With the exception of a short-lived file-sharing side project called Wirehog, Facebook's team kept the site a purely networking-focused tool at the start. Although you've been able to "poke" your friends from day 1, the original Facebook had none of its current media- and information-sharing features; initially, you couldn't even add friends from other participating schools, just your own.
But Facebook grew, both in accessibility and in flashiness. Members could start registering with e-mail addresses from corporations rather than just universities. It launched a photo album application that now hosts more than 10 billion pictures.
The "news feed" feature launched in September 2006, shortly before Facebook announced that it would let anyone join the site, setting off a brief wave of privacy-conscious member panic before becoming one of the site's defining functions.
Then there was the developer platform, which hit the scene in May 2007 with the first of Facebook's now-ubiquitous "hackathons." Even after relocating from Boston to Palo Alto, Calif., and in spite of a billion-dollar buyout offer from Yahoo, Facebook hadn't enjoyed much real "tech cred." The platform changed that.
Creating a Facebook application soared to the top of Web companies' priority lists, and even though Facebook's traffic had started to take off when open registration launched the previous fall, this was when it really escalated.
With Facebook now five years old and reaching more than 150 million members worldwide, it comes into question whether it has abandoned those austere New England roots and that strategy of calculated growth in favor of Silicon Valley's get-big-now attitude.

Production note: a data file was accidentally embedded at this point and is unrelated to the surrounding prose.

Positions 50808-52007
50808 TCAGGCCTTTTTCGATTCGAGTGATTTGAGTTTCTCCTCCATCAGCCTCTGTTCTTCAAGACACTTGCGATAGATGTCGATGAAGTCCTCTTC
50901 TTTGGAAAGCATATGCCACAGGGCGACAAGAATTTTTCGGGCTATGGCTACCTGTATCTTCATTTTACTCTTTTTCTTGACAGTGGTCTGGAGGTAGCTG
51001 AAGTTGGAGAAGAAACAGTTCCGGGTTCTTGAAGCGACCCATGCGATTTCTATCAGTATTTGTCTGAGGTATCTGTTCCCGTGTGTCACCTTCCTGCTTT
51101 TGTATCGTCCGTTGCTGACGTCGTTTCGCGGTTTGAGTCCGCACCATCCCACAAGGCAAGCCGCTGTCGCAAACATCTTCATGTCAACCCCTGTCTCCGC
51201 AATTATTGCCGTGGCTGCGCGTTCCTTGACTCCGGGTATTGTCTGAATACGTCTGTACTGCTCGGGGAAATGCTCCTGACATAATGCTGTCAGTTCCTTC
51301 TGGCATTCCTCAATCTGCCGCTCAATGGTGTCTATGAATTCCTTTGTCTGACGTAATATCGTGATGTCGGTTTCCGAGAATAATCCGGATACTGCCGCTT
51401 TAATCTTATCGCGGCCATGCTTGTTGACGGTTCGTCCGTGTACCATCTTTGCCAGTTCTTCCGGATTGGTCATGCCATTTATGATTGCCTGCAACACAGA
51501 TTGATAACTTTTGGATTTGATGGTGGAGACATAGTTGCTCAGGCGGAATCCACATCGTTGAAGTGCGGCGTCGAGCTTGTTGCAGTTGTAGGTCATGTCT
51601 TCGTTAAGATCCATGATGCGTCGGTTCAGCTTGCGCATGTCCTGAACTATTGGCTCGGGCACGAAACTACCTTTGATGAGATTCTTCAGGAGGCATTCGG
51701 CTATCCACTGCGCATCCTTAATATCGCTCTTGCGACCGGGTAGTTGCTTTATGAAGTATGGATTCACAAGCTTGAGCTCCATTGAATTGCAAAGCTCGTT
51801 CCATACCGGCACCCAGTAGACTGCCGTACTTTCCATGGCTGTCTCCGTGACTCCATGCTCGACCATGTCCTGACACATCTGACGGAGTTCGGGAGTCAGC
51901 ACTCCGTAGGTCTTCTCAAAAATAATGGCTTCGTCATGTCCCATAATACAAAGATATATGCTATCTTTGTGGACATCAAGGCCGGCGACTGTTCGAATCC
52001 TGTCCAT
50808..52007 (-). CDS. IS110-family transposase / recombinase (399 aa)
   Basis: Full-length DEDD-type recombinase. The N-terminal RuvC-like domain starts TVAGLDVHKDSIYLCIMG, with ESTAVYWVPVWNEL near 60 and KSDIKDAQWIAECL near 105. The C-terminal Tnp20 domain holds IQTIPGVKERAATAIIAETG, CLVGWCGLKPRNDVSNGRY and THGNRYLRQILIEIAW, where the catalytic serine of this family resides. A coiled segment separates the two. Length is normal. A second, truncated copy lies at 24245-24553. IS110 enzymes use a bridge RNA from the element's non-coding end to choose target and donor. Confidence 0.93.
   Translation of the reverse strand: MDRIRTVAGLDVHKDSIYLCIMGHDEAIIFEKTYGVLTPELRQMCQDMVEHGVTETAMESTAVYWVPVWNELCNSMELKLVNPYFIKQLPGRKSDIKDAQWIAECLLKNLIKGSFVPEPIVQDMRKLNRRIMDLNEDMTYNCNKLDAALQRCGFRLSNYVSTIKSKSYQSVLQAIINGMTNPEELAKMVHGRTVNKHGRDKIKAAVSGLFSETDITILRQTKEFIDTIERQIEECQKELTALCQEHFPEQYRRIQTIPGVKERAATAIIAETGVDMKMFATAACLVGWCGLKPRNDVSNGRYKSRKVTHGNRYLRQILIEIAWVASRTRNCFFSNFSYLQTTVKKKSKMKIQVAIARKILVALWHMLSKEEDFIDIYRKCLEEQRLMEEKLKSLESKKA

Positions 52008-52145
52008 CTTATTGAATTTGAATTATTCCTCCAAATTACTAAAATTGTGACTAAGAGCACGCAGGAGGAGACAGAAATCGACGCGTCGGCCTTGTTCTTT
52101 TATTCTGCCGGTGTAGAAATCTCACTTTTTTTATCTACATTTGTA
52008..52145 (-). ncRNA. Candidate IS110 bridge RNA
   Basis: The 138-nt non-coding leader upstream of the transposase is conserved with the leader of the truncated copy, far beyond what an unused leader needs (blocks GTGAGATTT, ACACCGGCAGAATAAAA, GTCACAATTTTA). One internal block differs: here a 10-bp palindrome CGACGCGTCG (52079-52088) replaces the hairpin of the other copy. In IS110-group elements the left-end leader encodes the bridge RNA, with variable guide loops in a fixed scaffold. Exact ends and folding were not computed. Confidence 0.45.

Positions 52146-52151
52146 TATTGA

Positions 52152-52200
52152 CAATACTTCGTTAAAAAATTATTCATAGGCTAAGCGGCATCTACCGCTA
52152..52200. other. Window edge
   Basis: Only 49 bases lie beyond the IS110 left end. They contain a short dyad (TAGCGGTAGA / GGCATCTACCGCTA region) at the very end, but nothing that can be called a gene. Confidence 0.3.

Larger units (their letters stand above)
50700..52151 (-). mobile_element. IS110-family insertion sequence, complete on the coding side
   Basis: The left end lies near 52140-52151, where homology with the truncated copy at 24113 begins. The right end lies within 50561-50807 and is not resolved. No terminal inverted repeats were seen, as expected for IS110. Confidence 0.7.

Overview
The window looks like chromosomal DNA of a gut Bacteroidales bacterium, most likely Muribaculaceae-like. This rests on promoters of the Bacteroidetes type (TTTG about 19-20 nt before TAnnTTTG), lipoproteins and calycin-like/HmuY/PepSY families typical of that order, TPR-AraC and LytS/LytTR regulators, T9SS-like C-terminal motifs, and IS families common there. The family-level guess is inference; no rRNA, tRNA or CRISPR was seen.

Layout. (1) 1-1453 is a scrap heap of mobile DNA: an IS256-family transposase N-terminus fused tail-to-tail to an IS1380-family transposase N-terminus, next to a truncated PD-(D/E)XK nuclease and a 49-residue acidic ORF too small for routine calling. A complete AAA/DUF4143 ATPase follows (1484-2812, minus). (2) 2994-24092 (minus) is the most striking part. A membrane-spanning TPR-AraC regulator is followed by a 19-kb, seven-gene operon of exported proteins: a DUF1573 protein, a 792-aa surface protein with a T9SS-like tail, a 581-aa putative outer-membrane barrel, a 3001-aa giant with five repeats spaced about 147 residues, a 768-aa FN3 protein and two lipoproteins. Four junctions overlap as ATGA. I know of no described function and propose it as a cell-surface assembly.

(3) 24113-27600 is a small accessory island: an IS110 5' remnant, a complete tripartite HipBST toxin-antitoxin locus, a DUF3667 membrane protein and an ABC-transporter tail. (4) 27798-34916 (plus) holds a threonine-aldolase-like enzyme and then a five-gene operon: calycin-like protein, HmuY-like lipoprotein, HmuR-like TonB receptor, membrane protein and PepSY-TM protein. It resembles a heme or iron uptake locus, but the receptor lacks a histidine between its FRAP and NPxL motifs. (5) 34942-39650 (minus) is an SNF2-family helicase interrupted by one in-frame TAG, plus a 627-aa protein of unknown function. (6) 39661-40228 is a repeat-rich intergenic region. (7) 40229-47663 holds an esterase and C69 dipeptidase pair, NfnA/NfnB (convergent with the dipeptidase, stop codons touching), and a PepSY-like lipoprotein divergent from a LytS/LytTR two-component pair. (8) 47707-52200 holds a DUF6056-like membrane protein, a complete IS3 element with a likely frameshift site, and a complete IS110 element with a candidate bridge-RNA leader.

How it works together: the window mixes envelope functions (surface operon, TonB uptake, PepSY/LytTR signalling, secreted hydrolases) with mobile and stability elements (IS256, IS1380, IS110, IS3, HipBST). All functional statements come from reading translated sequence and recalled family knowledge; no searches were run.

The Facebook Connect product lets third-party sites use Facebook's log-in credentials for the first time, something that's put it back at the forefront of the developer community. It's also caught on in many countries outside the United States, with a big majority of its new registrants now overseas. That brings both technological implications--server power outside the States can be especially expensive--as well as political ones.
And no regular reader of tech blogs can avoid the constant coverage of Facebook's ongoing search for a solid revenue model, the ultimate Valley narrative of struggle and all-too-frequent failure. But in a post on the company blog late on Tuesday, founder Zuckerberg hailed Facebook's iterative nature and go-forth attitude, something that has become increasingly prominent since its westward journey into the Valley's upper echelon.
"Building and moving quickly for five years hasn't been easy, and we aren't finished," Zuckerberg wrote. "The challenge motivates us to keep innovating and pushing technical boundaries to produce better ways to share information."
What Zuckerberg and his hundreds of employees ought to keep in mind is that even though Facebook's willingness to change and evolve has been key to its success, so has its awareness that change should be steady and pragmatic. When Facebook moved too fast, as with the launches of the News Feed and the Beacon advertising program, members freaked out.
"They've built this incredible, incredible product that's just incredibly successful and valuable and useful, but really, its roots were just super simple and super local," Lessin reflected on Facebook's early days. "Because they were able to do that, and grow in a very controlled way, by the time they really wanted to turn things on, they were able to."
It's like they always say: never forget where you came from.